Cathy makes excuses about why she should stay late, so she’ll be around when Dr. Jeff shows up. Cathy clearly has the hots for Dr. Jeff, and the Prof knows it. They banter lamely for a bit, but finally the Prof drops the pretense and tells Cathy that Dr. Jeff is too into his work to notice Cathy. And also, he’s involved with another woman named Mary Foster, whom we will never meet. As we’ll learn through the course of the movie, “Mary Foster” is most likely code for “Male Friend.”
Dr. Jeff arrives, eager to tell the Prof about “the greatest thing that ever happened.” Dr. Jeff’s 93-year old uncle Ted kacked, and left him a sizable fortune. The immense sum of—wait for it—three million dollars will allow Dr. Jeff and the Prof to proceed with their moon shot without waiting for government support. “It’s not that I’ve been waiting for him to die,” says Dr. Jeff, “but he had to, sooner or later.” Hey, no worries. Everyone grieves differently, dude. But then again, Dr. Jeff almost looks like he wants to burst into song here.
The Prof half-heartedly tries to convince Dr. Jeff to keep the money and wait for government funding, but Dr. Jeff will have none of it. The Prof also drops a not-so-subtle hint to Dr. Jeff about settling down to get married. Dr. Jeff’s reply? “Marriage? Me? No, sir!” Which of course translates roughly as “Hey! I’m gay! All right? Leave me alone!”
The Prof switches tactics, claiming to be too old for a trip to the moon. Wash your hair, man! You’ll be fine! Then, the Prof worries about the danger, but Dr. Jeff sets him straight with this dialogue that shows a keen insight into the scientific method.
The Prof: But they were on an experimental level!
It’s hard to argue with airtight logic like that. Finally, Dr. Jeff deflects all of the Prof’s reservations, and convinces him that they can be ready to go to the moon in six months. Cathy enters with Dr. Jeff’s messages. He grabs her by the shoulders, stares deeply into her big, brown eyes… and… asks her to call “Mary Foster” (cough) and tell her that they’re going to celebrate. Dick.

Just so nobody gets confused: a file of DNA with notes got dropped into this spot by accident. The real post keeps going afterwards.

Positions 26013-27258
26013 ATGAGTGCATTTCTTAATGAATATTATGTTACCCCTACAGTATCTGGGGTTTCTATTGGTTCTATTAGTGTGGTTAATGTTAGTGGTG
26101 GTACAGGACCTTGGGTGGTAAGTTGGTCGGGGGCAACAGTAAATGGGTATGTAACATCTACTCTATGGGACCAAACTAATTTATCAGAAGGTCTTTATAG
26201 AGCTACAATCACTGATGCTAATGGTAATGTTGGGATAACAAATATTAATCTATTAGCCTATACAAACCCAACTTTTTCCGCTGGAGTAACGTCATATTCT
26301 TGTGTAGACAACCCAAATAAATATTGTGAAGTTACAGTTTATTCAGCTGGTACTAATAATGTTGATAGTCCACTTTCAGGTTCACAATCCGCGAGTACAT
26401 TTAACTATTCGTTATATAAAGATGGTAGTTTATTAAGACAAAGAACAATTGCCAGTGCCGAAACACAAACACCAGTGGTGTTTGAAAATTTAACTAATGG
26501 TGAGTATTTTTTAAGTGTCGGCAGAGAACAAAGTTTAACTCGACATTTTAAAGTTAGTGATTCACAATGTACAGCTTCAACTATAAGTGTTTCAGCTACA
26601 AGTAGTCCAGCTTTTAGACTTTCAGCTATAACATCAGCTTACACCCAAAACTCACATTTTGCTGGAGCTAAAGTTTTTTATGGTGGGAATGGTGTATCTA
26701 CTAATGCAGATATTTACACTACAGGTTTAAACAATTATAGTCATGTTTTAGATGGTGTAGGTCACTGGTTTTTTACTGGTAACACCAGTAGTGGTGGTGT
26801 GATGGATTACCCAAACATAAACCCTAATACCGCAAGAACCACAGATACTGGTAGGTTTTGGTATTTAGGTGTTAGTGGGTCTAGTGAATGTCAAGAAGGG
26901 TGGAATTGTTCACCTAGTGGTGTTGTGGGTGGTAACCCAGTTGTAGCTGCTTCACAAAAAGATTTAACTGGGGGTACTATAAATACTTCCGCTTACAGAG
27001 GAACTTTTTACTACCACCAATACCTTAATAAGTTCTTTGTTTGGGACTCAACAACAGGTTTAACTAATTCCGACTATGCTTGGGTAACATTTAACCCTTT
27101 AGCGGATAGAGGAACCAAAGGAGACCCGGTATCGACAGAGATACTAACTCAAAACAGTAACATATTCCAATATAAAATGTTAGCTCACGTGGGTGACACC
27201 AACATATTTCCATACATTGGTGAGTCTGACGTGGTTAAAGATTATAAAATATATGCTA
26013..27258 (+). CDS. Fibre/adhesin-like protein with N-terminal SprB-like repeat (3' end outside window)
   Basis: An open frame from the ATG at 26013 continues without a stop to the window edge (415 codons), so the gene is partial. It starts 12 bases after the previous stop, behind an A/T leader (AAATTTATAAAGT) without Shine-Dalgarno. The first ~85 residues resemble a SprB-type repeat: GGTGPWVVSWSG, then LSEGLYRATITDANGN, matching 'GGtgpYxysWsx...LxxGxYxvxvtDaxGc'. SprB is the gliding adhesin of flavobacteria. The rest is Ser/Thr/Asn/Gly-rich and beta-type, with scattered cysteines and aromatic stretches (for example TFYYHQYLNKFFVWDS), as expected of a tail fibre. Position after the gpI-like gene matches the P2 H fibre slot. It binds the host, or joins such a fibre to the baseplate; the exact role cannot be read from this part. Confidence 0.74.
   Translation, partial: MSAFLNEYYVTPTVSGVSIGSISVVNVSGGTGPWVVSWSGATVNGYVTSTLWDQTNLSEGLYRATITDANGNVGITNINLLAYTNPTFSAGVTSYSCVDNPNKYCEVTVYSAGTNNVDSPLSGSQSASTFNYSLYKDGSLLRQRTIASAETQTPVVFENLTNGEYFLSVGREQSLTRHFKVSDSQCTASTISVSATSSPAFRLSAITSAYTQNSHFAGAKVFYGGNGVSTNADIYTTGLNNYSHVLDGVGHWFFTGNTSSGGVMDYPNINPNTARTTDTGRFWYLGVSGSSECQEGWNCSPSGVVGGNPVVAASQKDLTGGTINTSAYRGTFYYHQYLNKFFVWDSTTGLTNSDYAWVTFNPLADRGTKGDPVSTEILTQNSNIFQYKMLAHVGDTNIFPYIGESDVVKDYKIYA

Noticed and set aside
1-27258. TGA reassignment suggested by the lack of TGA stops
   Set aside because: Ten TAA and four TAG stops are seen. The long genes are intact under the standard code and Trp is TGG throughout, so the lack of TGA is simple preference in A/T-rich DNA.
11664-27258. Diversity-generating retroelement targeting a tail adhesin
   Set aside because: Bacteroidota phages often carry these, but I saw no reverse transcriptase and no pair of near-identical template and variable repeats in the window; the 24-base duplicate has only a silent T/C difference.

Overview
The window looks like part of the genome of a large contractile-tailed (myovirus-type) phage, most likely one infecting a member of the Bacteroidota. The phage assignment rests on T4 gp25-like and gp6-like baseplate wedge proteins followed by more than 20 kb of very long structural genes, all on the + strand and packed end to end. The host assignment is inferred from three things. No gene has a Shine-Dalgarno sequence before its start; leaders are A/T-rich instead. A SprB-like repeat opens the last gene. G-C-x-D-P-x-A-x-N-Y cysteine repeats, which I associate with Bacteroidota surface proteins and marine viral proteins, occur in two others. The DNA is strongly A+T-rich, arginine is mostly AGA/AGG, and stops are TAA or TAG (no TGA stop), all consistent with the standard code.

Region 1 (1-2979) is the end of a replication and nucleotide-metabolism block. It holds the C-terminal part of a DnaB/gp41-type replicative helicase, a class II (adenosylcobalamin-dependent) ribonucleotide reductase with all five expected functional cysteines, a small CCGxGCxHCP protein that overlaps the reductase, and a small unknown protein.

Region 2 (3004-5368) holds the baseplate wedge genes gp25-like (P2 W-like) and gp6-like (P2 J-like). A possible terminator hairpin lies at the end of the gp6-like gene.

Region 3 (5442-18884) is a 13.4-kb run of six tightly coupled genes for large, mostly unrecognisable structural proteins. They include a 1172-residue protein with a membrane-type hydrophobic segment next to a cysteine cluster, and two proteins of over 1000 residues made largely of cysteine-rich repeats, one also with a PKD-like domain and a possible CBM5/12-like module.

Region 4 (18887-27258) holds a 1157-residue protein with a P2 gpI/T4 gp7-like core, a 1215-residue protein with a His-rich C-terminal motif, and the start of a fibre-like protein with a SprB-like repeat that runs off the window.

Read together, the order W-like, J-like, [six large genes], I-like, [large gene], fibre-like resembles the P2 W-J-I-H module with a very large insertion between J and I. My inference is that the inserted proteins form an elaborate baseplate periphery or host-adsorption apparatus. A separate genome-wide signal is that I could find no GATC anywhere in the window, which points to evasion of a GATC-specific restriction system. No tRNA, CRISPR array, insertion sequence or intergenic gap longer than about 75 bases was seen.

Cathy sulks off, and Dr. Jeff turns to the Prof to ask if he said something wrong. The Prof shakes his head with an expression on his face that says, well… “Dick.”
Cathy returns to the outer office, and pulls out her very own photo of Dr. Jeff. Yes, that’s right, the woman keeps a glossy headshot in her desk to pine to. For some reason, the soundtrack now switches to smutty stripper music.
The eagle-eyed will note that the background behind Dr. Jeff’s picture looks nothing like the desk Cathy is seated at. Actually, eagle eyes aren’t required; any old eyes will suffice. Cathy resigns herself to future spinsterhood, and puts Dr. Jeff’s picture back in the desk drawer. We fade out, smutty music still playing.
Fade back in to merrily-bubbling flasks of colored liquids. Science! One flask of blue, foamy stuff is helpfully labeled “fuel”. The Prof examines the chemistry set, while Dr. Jeff twiddles with the other staple of movie science, an oscilloscope. Might have helped to turn it on, though.
The Prof and Dr. Jeff have a stiff conversation—still wearing their smart powder blue jumpsuits, by the way—about how everything is on schedule. Apparently the rocket is almost done. Most filmmakers would show us the rocket at this point, but not Doris Wishman. No, her philosophy is that our imagination is way cooler than any rocket she could show us. Unfortunately, she’s right.
The Prof takes this opportunity to bring up further reservations about the upcoming trip, only a week away at this point. He’s worried about being able to take off from the moon. He cites some World Book factoids about the temperature variances on the lunar surface; apparently, these may have caused the surface of the moon to be unstable, which would prevent their ship from taking off. Interesting point, Professor. Perhaps it’s something you should have brought up sooner than one week before the launch.
Dr. Jeff slaps the Prof’s objections down once again, and asks him what the real problem is. The Prof’s problem boils down to “you’re too young to die, Jeff.”
The Prof again raises the idea of Dr. Jeff settling down with a wife and a family. Dr. Jeff hands a PFLAG brochure to the Prof and yells, “Look, don’t you get it?”
Okay, that doesn’t really happen, but what he does say expresses a certain hard-to-miss subtext. Dr. Jeff’s actual response:
The two eggheads mend their fences, and we cut to more science! More glassware, more switched-off oscilloscopes, etc. And then the Prof feeds a caged monkey. ‘Cause that’s the kind of things rocket scientists do, I guess.